FIG. 3.
Third-decimal reduction time estimates of Bacillus cereus ATCC 14579 inactivated in the absence of salt (open bars) and in the presence of salt (gray bars). Before heat inactivation, the cells were cultured at 12°C and 30°C until the exponential ...
FIG. 4.
Third-decimal reduction time estimates of Bacillus cereus ATCC 10987 inactivated in the absence of salt (open bars) and in the presence of salt (gray bars). Before heat inactivation, the cells were cultured at 12°C and 30°C until the exponential ...
FIG. 5.
Third-decimal reduction time estimates of Bacillus weihenstephanensis KBAB4 inactivated in the absence of salt (open bars) and in the presence of salt (gray bars). Before heat inactivation, the cells were cultured at 12°C and 30°C until ...

The parameter estimates presented in Fig. Fig.33 to to55 can also be used to evaluate the impacts of the various culturing variables on heat resistance and distinguish main variables from side variables. Figures Figures33 to to55 unambiguously show that for the cultures in which the salt adaptive stress response was significantly activated, the heat resistance significantly increased when salt was also present during the inactivation treatment, resulting in very heat resistant cells for all the three strains. Moreover, although salt culturing and salt shock at 30°C did not significantly increase the heat resistance for B. weihenstephanensis KBAB4, the presence of salt during inactivation of these salt-preexposed cells also resulted in significantly more heat-resistant cells. The third-decimal reduction time estimates of these very heat-resistant cells of B. cereus ATCC 14579, B. cereus ATCC 10987, and B. weihenstephanensis KBAB4 were 5 to 15 times higher than those of cells that were not exposed to salt during culturing and subsequent heat inactivation.

DISCUSSION

For minimally processed foods, various hurdles are combined to control food quality and microbial safety. Quantification of food production and distribution processes contributes to the balance and optimization of the quality and safety of these foods. Previous studies demonstrated that the adaptive stress responses of food-borne pathogens can have a large impact on their resistance (see, e.g., references 2, 3, 5, 14, 22, and 24) and should therefore be addressed in quantitative assessments of the inactivation kinetics of pathogens in the food chain.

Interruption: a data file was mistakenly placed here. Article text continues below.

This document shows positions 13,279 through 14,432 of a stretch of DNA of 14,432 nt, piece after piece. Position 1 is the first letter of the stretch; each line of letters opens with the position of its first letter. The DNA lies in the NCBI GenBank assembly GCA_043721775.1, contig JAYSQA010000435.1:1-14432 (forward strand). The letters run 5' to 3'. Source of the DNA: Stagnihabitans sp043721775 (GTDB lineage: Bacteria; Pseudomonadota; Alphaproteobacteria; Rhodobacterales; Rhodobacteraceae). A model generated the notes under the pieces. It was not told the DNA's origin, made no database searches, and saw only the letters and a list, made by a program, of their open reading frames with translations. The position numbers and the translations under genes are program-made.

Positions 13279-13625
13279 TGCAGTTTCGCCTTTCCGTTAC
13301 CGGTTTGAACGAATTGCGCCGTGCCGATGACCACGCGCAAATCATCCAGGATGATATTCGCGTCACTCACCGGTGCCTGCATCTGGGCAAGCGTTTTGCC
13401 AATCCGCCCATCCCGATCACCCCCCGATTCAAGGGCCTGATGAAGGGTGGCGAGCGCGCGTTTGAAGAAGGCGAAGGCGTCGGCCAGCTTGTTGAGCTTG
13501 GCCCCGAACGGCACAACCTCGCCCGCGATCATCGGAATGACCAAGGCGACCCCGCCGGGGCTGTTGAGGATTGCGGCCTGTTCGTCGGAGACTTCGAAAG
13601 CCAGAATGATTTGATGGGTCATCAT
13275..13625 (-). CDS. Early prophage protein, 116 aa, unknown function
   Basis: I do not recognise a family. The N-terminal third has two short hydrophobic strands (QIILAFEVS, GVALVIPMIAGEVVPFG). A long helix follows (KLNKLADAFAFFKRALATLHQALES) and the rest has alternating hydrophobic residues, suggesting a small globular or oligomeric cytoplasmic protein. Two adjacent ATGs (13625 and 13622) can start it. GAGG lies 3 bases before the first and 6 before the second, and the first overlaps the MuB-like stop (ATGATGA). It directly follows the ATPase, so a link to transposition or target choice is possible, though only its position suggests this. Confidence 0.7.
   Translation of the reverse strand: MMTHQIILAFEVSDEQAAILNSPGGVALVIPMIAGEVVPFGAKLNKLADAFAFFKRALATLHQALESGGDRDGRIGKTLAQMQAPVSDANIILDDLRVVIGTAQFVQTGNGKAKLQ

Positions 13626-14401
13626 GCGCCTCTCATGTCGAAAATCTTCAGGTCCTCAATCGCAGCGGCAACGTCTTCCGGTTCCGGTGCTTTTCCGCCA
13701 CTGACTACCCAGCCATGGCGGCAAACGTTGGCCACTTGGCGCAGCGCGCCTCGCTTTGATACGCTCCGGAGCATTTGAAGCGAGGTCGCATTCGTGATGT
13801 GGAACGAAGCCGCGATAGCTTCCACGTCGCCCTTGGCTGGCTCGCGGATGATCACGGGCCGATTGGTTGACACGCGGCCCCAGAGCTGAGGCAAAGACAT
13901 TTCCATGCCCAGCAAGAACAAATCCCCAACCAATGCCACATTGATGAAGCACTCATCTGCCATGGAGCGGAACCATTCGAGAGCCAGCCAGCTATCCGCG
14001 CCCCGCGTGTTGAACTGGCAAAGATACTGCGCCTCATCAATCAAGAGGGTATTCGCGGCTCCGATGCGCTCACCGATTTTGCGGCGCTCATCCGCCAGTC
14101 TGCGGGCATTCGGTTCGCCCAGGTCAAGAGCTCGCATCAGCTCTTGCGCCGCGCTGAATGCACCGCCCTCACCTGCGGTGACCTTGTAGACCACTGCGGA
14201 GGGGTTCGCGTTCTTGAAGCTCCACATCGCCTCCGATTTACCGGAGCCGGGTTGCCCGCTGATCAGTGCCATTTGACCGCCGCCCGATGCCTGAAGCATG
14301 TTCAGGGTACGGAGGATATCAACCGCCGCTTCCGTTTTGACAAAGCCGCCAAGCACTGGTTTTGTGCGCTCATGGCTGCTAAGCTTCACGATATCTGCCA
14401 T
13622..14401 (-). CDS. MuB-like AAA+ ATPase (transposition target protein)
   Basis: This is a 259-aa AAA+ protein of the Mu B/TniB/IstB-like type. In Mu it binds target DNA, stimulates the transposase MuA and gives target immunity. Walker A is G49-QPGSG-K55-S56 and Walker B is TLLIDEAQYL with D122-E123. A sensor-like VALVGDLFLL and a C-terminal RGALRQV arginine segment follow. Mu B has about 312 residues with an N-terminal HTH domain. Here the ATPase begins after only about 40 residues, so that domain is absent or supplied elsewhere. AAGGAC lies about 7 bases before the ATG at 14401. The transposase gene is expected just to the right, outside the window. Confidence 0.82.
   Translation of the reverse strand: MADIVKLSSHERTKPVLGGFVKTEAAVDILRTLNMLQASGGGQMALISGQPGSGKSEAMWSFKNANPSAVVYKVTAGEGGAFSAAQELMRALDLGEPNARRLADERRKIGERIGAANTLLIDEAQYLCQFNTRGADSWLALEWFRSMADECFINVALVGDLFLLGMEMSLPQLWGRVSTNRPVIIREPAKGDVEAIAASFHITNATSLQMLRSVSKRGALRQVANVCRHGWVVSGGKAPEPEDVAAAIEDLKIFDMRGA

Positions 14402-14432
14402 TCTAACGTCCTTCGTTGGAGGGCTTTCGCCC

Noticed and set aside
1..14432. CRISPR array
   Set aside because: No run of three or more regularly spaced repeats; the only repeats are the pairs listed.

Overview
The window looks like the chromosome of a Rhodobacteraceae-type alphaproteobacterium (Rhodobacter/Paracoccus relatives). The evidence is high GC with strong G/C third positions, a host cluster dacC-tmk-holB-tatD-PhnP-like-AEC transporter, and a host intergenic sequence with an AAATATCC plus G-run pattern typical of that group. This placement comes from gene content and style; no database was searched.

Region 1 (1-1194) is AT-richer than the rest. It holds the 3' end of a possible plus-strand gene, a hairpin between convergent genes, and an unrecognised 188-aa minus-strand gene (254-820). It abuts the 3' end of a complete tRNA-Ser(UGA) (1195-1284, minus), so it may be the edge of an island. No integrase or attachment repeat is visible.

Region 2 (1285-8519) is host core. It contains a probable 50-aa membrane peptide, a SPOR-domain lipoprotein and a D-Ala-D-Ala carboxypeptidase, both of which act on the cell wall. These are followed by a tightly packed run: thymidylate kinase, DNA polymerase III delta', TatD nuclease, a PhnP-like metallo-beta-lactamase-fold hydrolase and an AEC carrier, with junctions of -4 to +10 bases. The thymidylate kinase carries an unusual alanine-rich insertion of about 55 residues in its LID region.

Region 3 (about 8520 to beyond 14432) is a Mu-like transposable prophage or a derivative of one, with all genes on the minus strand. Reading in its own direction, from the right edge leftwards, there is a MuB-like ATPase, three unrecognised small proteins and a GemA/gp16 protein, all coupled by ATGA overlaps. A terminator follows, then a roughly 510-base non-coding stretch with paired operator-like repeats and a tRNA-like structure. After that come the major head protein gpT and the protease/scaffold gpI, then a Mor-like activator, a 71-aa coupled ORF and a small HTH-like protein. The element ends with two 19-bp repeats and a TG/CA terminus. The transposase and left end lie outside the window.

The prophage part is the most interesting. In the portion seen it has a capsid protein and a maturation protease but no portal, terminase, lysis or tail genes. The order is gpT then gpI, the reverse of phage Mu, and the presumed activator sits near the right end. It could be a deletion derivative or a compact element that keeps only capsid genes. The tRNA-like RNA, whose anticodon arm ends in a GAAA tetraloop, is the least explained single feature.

Heating is a widely used method for microbial inactivation, and a thorough literature survey showed that classical first-order inactivation kinetics are the exception rather than the rule (26). Also in the present study, for most of the conditions tested, the nonlinear Weibull model described the inactivation data significantly more adequately than the first-order model. However, when a reduction of model complexity was statistically acceptable, the first-order model was preferred to describe the inactivation data. This principle of parsimony, meaning that the model with the smallest number of parameters that adequately represents the data is preferred above a more complex model, is a strong model selection criterion. The biological variation influenced the most appropriate model selection because the higher the measuring error is, the simpler a model can be to adequately describe the data, and therefore reproductions of experiments should be performed to evaluate deviations from first-order kinetics are statistically relevant. In this study, the third-decimal reduction times were estimated to evaluate the effects of the various culturing variables on subsequent heat resistance. The third-decimal reduction time is an interpretable model parameter that could be easily recognized in the inactivation curvatures and reflected the time needed to produce a substantial inactivation of the pathogen without extrapolation outside the experimental ranges, and therefore, these estimates were used to evaluate the overall effects of culturing variables and to separate the main culturing variables from side culturing variables. Noteworthy are that the conclusions based on the third-decimal time estimates were rather comparable to those based on the first-decimal reduction time estimates (data not shown), confirming the observed trends.